Editor's Comment

Ban of campaigns welcome


THE ban of political campaigns in Lusaka and Namwala by the Electoral Commission of Zambia should send a very strong message to politicians that violence has no place in our society and that enough is enough.
President Lungu, ECZ and other concerned stakeholders have time and again prodded political players in the forthcoming elections to desist from engaging in violence, but it seems their messages have been falling on deaf ears.
Early this year, the ECZ organised a meeting where all political parties committed to ending violence, but this also seems to have had little impact because violence continued escalating, with death being recorded on Friday.
Just a few days ago, ECZ met with political parties on the need to abide by the electoral code of conduct.
At this meeting, ECZ warned political players that they risked being banned if they did not abide by the code of ethics, but it seems even this did not register a strong message in the minds of some of our politicians.
Barely a day after this meeting, United Party for National Development (UPND) cadres and the police clashed and a life was lost in the process.
Surely this cannot be allowed to continue because no one in politics is worth dying for.
The ban of campaigns, which is in accordance with section 28(2) of the electoral process Act No.2 of 2016 is, therefore, necessary to avoid a degeneration of the situation.
We implore all political parties to observe the ban by ensuring that they suspend all their scheduled rallies, meetings, processions or door-to-door campaigns.
During the ban, all branded vehicles are supposed to be parked and not be used for any purpose.
During this period, political campaigns are restricted to electronic and print media.
The commission has further threatened to suspend campaigns in Mazabuka, Monze and Gwembe districts among other parts of the country reported to be characterised by violence.
With 32 days before the elections, political parties should be maximising on selling their manifestos in a bid to claim any unclaimed votes.
But now with the campaign ban in Lusaka and Namwala, who is at the losing end? It is the politicians themselves.
Time and again political leaders have been urged to prevent their supporters from engaging in violent acts for their own good. President Lungu has used every platform to discourage political violence.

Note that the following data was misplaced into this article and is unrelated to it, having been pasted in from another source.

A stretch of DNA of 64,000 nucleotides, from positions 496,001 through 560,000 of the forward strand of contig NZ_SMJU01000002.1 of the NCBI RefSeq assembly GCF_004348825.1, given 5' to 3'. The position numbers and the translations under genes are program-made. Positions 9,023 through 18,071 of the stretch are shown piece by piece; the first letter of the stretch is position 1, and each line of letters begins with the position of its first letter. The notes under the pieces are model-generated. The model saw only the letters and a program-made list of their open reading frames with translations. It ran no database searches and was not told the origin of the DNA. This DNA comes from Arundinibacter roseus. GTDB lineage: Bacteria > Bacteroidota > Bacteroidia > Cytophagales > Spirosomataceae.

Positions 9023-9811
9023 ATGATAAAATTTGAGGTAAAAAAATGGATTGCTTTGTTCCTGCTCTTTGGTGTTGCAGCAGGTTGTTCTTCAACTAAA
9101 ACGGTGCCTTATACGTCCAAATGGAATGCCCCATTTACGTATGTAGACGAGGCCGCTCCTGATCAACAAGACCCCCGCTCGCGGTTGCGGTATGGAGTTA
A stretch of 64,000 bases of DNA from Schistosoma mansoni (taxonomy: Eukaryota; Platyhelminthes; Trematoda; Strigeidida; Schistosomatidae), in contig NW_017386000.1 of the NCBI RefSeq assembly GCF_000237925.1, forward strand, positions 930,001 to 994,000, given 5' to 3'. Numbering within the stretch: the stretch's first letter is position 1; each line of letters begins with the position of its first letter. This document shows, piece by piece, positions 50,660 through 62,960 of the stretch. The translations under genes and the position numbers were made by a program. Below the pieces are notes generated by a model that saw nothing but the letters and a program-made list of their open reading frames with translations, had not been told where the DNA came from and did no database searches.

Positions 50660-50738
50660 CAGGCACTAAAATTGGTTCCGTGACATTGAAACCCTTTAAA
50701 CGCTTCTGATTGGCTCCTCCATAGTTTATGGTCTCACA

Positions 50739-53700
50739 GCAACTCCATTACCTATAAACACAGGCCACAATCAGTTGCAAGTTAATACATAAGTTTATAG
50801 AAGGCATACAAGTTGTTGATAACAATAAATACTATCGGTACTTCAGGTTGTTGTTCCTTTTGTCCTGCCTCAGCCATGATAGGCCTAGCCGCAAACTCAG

If supporters are killed as is the case of the UPND cadre during the clash with police, it means the party has lost out on a vote.
In the case of the clash in Chawama on Friday, police advised the UPND leadership not to go ahead with the rally because of potential violence but cadres mobilised and attacked police.
Political party leaders should educate their members on the need to be peaceful. They should not behave or speak in a manner that incites cadres to be violent.
Elections, being a game of numbers, politicians should understand better that every vote counts, so is every supporter.
Above all, peace-loving citizens will not risk their lives to go and vote if their safety is not assured.
Political violence has potential to increase voter apathy and this is not good for a country like ours, which has struggled with low voter turnout in the past elections, even in the absence of real threat.
For instance, it raised so much concern among various stakeholders that in the January 20, 2015 presidential election only 32 percent of the registered voters countrywide voted.
However, we commend politicians and political parties that have exhibited maturity by abiding to the electoral code of conduct but are also affected by the ban.
Political parties should use this time to reflect on their conduct and avoid jeopardising their campaign strategies and schedules in other parts of the country, for the remaining few weeks before the elections.
To all political supporters, lessons should be drawn from those who have died in the course of political violence that no leader is worth dying for.

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